A Congregation of Conservative Evangelical Christians

“Our Daily Bread” Devotion June 30th, 2020

June 30 | Bible in a Year: Job 17-19; Acts 10:1-23

Navigating Life’s Rapids
I will instruct you and teach you in the way you should go; I will counsel you with my loving eye on you.
Psalm 32:8
READ PSALM 32:5–11

“Everybody on the left, give me three strong forward strokes!” our whitewater raft guide shouted. Those on the left dug in, pulling our raft away from a churning vortex. For several hours, we’d learned the importance of listening to our guide’s instructions. His steady voice enabled six people with little rafting experience to work together to plot the safest course down a raging river.
Life has its share of whitewater rapids, doesn’t it? One moment, it’s smooth sailing. Then, in a flash, we’re paddling like mad to avoid suddenly swirling whirlpools. Those tense moments make us keenly aware of our need for a skilled guide, a trusted voice to help us navigate turbulent times.
In Psalm 32, God promises to be that voice: “I will instruct you and teach you the way you should go” (v. 8). Backing up, we see that confessing our sins (v. 5) and prayerfully seeking Him (v. 6) play a role in hearing Him too. Still, I take comfort in the fact that God promises, “I will counsel you with my loving eye on you” (v. 8), a reminder that His guidance flows from His love. Near the end of the chapter, the psalmist concludes, “The LORD’s unfailing love surrounds the one who trusts him” (v. 10). And as we trust Him, we can rest in His promise to guide us through life’s rockiest passages.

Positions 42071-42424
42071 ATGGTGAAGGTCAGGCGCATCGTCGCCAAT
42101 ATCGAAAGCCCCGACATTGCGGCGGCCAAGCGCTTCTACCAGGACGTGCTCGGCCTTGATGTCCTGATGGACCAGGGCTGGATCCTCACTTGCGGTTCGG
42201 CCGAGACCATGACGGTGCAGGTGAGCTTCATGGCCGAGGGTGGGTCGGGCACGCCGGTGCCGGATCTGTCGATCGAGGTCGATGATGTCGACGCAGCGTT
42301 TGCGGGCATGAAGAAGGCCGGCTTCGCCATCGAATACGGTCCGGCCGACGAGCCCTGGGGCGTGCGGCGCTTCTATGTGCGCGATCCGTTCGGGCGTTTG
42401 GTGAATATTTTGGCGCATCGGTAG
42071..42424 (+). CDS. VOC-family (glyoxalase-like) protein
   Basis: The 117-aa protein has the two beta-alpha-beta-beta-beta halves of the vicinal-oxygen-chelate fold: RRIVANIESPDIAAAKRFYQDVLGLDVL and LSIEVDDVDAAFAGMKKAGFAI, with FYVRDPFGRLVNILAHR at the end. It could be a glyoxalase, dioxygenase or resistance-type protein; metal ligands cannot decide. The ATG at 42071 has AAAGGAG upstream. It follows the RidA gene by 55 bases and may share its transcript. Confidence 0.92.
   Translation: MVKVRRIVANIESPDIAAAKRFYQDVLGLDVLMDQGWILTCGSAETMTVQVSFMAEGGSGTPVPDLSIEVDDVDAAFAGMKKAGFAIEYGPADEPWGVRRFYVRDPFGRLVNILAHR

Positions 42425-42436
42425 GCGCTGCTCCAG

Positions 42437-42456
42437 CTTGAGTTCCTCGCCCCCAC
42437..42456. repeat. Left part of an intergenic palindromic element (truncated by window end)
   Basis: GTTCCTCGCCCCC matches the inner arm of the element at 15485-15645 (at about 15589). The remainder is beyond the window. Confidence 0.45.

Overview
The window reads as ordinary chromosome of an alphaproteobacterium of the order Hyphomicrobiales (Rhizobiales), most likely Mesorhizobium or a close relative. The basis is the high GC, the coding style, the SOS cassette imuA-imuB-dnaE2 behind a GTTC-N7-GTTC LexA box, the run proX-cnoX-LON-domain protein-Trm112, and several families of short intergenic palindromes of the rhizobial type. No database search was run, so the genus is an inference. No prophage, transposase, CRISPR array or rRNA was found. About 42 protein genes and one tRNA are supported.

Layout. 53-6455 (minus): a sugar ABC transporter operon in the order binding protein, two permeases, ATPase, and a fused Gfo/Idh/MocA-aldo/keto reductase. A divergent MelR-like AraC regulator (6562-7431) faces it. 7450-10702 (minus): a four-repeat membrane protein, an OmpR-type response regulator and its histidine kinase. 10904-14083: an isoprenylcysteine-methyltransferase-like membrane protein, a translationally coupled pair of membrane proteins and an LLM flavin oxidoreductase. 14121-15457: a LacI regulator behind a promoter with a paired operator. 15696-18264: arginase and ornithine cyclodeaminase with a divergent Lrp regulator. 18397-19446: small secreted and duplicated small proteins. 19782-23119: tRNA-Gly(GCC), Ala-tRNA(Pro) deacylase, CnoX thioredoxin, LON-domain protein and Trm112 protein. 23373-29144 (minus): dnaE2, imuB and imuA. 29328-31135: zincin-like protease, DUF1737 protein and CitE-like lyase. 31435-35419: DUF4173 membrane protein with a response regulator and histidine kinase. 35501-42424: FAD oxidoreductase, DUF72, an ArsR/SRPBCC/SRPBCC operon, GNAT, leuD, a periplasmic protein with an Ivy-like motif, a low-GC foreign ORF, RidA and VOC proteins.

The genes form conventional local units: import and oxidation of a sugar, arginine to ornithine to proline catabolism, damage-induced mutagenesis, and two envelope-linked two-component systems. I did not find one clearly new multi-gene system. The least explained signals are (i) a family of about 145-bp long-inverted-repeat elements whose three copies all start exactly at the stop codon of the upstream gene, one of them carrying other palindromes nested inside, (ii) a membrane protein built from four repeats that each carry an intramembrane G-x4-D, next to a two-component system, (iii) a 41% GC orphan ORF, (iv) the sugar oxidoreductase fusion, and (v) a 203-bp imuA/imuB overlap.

By Adam R. Holz
Father, thank You for Your promise to be my Guide. Help me to seek You and listen to You as You direct the course of my life. Find help in navigating the storms of life.
What circumstances in your life right now feel like whitewater rapids? How might you seek God’s guiding voice about how to respond?

Psalm 32 is one of seven penitential psalms (also Psalms 6; 38; 51; 102; 130; 143), so-named because they contain confession of sins and a plea for God’s mercy and forgiveness. Many scholars believe David wrote Psalm 32 after he committed adultery with Bathsheba. For about a year afterward, he refused to repent of his sins of covetousness, adultery, deceit, bearing false testimony, and murder. Then the prophet Nathan confronted him (2 Samuel 11-12).

In Psalm 32 David speaks of the heavy burden of guilt he experienced when he denied his sins (vv. 3-4) and the joy of receiving God’s forgiveness when he confessed and repented (v. 5) and became receptive to God’s rule in his life (vv. 7-11). David contrasts the blessedness of repentance (vv. 1-2) with the anguish of refusing to confess his sin (vv. 3-5). K. T. Sim